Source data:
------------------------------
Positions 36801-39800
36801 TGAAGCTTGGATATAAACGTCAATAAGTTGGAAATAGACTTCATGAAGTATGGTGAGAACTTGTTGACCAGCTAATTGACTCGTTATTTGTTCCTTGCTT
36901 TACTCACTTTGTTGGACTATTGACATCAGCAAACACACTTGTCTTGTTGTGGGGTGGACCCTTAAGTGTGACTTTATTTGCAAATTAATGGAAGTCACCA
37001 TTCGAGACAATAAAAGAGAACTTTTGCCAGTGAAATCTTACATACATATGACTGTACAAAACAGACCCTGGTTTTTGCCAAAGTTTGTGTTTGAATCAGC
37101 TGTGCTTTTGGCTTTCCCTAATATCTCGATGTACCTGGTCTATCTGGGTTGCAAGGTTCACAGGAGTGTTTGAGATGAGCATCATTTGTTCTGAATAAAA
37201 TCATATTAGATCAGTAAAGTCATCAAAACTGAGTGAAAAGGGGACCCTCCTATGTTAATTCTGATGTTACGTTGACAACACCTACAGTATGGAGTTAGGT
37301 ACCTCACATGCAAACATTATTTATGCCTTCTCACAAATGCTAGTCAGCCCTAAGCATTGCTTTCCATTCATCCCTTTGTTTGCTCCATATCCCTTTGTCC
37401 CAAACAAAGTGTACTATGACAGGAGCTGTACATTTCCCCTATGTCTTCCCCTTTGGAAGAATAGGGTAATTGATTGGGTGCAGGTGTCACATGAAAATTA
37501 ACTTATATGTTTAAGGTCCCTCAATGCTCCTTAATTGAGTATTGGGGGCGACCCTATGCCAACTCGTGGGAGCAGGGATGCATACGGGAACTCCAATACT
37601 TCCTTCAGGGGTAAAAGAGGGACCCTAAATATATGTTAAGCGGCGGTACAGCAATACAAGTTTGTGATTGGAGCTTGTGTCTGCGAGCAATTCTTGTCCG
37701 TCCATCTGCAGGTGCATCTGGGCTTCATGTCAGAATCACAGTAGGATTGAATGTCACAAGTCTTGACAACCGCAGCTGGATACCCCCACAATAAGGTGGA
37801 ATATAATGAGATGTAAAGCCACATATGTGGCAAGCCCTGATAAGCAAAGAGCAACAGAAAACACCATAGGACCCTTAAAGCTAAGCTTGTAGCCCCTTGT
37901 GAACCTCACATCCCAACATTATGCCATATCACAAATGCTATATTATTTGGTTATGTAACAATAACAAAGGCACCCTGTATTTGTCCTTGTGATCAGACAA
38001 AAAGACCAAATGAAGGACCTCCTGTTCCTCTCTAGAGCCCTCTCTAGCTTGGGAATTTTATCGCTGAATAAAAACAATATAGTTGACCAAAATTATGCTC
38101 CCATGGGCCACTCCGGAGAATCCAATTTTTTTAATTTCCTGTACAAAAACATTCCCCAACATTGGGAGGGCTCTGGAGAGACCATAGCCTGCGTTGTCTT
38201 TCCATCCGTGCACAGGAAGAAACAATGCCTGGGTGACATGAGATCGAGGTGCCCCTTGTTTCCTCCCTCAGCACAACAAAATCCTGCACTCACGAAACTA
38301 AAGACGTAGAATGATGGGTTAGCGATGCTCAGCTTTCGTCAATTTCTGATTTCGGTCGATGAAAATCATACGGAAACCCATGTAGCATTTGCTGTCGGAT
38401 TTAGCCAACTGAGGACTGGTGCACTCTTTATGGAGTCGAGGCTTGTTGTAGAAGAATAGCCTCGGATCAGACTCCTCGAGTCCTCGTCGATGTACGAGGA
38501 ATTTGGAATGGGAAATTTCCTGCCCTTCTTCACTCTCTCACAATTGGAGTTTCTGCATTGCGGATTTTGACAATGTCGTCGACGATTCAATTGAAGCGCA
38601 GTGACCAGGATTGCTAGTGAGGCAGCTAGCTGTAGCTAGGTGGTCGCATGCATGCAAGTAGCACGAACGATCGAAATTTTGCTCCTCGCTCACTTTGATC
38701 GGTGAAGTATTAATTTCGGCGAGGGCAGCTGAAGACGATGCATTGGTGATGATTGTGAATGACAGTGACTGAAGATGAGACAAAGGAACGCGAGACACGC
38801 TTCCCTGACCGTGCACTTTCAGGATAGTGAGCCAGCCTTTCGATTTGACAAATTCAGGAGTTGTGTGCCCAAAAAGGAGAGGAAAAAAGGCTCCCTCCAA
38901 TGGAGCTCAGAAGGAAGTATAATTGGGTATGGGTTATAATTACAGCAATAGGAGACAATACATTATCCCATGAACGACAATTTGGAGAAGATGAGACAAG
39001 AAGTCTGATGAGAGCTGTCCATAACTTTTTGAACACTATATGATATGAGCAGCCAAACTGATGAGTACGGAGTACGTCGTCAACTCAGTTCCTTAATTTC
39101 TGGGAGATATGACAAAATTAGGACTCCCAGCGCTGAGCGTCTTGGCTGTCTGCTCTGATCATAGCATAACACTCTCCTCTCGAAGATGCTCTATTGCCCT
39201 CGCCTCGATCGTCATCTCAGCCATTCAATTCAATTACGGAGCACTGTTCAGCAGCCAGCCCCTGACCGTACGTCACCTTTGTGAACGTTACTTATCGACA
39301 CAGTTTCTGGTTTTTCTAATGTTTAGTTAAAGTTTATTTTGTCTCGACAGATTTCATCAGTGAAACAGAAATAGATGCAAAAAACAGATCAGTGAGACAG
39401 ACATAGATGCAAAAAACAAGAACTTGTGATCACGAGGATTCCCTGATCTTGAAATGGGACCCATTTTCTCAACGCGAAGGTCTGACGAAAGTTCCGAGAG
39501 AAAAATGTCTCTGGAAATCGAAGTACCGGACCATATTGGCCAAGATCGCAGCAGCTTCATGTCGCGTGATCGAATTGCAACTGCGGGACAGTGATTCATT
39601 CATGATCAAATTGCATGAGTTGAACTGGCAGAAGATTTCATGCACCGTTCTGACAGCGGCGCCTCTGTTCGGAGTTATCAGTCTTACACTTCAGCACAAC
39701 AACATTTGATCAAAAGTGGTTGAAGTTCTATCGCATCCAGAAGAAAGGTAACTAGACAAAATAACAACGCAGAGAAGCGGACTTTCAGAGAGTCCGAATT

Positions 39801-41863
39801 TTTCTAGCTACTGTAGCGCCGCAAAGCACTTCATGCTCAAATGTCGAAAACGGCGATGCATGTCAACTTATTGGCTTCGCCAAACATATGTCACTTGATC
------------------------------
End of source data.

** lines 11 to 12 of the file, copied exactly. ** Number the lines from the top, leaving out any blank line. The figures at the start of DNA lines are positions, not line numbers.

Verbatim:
37701 TCCATCTGCAGGTGCATCTGGGCTTCATGTCAGAATCACAGTAGGATTGAATGTCACAAGTCTTGACAACCGCAGCTGGATACCCCCACAATAAGGTGGA
37801 ATATAATGAGATGTAAAGCCACATATGTGGCAAGCCCTGATAAGCAAAGAGCAACAGAAAACACCATAGGACCCTTAAAGCTAAGCTTGTAGCCCCTTGT